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Man Shot Dead by Portland Police Was Legally Blind, Struggling With Paranoid Schizophrenia, Family Says

The 36-year-old Black man shot and killed by a Portland police officer on Sunday suffered from paranoid schizophrenia and was legally blind, according to relatives.

Authorities identified the man as Andre Catrel Gladen, a California native who was staying with family in Oregon before he died. Relatives told OregonLive that Gladen struggled with mental illness and was in and out of hospitals for several years.

Andre Gladen

Family members said Andre Gladen wasn’t on medication at the time of the incident. (Image courtesy of Portland Police)

His twin brother, Fonte Gladen, said his sibling was declared legally blind after losing an eye when he was shot in the head nearly five years ago. Andre Gladen was living in Sacramento with his mother and collecting disability benefits before moving to Portland to live with his cousin, Diamond Randolph.

“He had been up, talking, and everything was cool,” Randolph said of the morning her cousin left her home around 7 a.m. She said she was unsure of where he was headed.

“He said, ‘I’ll be back,’ and then I never heard from him again,” she said.

The chaos unfolded just after 1 p.m. Sunday when Portland police responded to a report of an “unwanted person” at a home in Southeast Portland. Tenant Desmond Pescaia had made the call, saying a stranger was pounding at his door and refused to leave. The man was dressed but wasn’t wearing any shoes, and claimed someone named “Ernest” had directed him to the home for help.

The stranger, later identified as Gladen, also said he’d been released from a hospital and that someone was after him, trying to kill him, Pescaia recalled. He said he gave the man some water and $10 to catch a MAX train and get some food before turning him away. Pescaia would peek out of his window 15 minutes later to see Gladen fast asleep on his front stoop.

“I just wanted police to have him trespassed from here,” he told the newspaper Monday.

Portland Officer Consider Vosu soon arrived to the home, where Gladen was still lying on the stoop. When he saw the officer’s marked car pull up, he started banging on Pescaia’s door once more.

Pescaia opened the door to greet the officer when, moments later, Gladen forced his way inside and fell onto the living room floor. As reported by Oregon Live, “Vosu followed and struggled to turn Gladen onto his stomach to try to handcuff him, but Gladen kicked the officer off and into a rear bedroom. The officer, cornered in the bedroom, fired a Taser at Gladen after several warnings to get back. Gladen fell briefly, but got back up.”

Police said Gladen then pulled a martial arts-style knife charged at the officer. That’s when Vosu fired three shots from his gun at close range, striking then man. Gladen was rushed to a nearby hospital where he was pronounced dead.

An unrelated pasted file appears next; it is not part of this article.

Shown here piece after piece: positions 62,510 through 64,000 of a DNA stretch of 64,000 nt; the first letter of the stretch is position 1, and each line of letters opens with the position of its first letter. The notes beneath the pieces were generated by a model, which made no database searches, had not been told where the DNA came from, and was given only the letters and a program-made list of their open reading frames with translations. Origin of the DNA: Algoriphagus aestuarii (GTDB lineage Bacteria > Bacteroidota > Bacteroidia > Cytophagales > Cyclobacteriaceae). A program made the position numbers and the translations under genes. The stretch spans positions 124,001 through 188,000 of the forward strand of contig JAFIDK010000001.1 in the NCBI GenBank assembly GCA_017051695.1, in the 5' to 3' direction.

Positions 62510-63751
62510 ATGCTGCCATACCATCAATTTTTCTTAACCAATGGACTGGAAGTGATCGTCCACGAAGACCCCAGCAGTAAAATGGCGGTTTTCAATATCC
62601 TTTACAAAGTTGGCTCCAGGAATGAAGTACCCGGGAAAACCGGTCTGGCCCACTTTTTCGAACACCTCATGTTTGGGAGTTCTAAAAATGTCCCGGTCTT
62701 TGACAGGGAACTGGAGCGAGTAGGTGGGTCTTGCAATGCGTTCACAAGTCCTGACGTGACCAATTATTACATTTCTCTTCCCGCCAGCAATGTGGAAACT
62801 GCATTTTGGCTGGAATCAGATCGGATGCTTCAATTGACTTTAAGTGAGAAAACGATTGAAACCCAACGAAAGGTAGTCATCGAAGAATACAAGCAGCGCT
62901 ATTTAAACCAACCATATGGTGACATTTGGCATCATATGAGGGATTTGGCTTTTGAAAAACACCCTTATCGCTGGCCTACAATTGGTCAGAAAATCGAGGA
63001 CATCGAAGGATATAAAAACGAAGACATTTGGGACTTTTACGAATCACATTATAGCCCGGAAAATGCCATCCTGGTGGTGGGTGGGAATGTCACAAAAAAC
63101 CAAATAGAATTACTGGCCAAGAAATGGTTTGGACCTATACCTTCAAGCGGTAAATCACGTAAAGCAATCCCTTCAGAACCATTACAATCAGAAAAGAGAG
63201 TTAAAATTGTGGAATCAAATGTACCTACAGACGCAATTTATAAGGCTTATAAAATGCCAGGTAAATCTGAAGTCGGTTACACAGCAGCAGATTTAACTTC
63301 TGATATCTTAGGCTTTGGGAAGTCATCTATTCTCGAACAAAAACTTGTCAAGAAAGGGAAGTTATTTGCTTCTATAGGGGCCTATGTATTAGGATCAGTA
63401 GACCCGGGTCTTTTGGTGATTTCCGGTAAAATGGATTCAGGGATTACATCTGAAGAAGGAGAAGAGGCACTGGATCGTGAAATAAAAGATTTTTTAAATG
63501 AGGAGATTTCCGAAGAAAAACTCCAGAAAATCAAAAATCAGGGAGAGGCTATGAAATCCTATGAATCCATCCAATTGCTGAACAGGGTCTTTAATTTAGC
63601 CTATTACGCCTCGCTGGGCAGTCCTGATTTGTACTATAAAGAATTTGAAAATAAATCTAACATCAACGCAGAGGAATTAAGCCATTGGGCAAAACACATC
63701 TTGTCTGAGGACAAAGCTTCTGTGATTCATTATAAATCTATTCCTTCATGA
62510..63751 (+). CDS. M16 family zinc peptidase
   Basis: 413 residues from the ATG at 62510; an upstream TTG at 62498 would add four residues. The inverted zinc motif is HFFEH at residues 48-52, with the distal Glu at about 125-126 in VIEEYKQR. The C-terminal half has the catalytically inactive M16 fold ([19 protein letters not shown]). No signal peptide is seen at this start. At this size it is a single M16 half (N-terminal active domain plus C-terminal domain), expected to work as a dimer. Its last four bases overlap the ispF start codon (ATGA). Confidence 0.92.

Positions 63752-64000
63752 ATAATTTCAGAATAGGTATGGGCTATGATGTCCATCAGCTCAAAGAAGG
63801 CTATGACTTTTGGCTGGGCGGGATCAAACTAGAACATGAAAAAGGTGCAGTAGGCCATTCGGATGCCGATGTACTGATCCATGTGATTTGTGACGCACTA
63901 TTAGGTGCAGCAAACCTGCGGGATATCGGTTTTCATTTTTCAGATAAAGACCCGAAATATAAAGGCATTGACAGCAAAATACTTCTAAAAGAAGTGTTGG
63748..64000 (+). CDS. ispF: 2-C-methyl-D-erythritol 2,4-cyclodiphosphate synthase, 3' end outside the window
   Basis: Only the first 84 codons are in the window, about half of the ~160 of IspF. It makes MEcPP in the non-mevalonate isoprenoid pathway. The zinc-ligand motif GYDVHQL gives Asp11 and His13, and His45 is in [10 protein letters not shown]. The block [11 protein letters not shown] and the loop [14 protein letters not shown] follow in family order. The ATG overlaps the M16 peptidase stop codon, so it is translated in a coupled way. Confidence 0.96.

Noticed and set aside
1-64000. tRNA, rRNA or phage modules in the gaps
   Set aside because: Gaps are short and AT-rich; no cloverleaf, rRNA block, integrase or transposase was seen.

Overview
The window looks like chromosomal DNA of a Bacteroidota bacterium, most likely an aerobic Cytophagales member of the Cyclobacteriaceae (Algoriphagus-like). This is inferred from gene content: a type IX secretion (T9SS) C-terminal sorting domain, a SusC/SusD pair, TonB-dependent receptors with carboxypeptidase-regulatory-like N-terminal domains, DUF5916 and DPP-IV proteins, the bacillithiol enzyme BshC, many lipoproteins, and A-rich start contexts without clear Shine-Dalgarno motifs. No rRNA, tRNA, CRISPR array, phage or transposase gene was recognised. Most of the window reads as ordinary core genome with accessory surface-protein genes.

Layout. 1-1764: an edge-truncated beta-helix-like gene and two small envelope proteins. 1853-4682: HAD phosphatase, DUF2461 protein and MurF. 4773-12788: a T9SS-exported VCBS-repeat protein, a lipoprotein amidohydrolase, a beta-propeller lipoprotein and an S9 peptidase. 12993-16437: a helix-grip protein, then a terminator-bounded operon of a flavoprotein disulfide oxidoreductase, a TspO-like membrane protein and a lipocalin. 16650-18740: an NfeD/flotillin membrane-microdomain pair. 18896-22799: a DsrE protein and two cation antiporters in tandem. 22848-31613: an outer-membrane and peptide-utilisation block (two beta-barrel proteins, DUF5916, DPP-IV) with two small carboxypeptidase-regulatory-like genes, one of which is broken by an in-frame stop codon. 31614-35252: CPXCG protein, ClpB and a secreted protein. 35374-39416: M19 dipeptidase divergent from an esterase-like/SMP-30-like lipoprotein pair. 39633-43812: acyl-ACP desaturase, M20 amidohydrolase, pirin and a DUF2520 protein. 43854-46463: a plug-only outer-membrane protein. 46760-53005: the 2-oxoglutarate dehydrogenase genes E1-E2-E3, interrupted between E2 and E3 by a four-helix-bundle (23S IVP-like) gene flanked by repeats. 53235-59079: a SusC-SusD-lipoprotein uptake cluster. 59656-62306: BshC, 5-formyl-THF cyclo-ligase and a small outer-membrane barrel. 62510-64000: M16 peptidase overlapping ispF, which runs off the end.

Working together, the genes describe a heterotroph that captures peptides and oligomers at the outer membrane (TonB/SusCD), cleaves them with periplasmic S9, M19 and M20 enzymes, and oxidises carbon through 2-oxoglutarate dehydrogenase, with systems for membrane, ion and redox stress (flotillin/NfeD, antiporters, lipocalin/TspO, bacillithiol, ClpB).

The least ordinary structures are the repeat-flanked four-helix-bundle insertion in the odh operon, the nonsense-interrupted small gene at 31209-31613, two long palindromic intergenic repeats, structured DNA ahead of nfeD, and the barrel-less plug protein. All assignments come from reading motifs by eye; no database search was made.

“Why would he fall asleep at someone’s front door?’’ Fonte Gladen said. “This dude wasn’t looking to hurt anybody. … Instead of just getting help for the person, they just kill him.’’

“I was in the womb with that guy,” he added. “That’s my best friend. I feel empty, lost, confused.’’

The night before his death, Randolph said her cousin came home around 10:30 p.m. and said someone had tried to “rough him up” at a bar. He said he “almost didn’t make it’’ and that he might’ve stabbed the other man if someone had not stepped in, Randolph recalled, adding that Gladen always carried a knife with him for protection.

She told the newspaper that her cousin drank, smoked weed and wasn’t on medication at the time of the incident. A separate report claimed Gladen was taking medicine for bipolar disorder. Toxicology reports are still pending.

Pescaia admitted he’s still shaken up over it all, but said he felt the officer was justified in shooting Gladen. He said the deadly outcome still haunts him, however.

“Why me? Why this? Could I have done more? Could I have done better?” Pescaia said he keeps asking himself. “It’s really overwhelming to know I had 40 officers on my side to take care of this.”

Vosu radioed for backup, but the shooting unfolded before help arrived, the Oregonian reported.

“At the same time, I really don’t know what more I could have done,” Pescaia added.

Police Chief Danielle Outlaw has promised the department will conduct a thorough investigation into the incident. The newspaper points out that the Police Bureau remains under a federal settlement after a U.S. Justice Department probe determined that officers used excessive force against people with mental illness.

“A loss of life impacts us all and I know we all immediately search for answers,” Outlaw said in a statement.“I ask for patience as we continue our investigative process and then release information as soon as it is appropriate.”

Vosu has since been placed on administrative leave.

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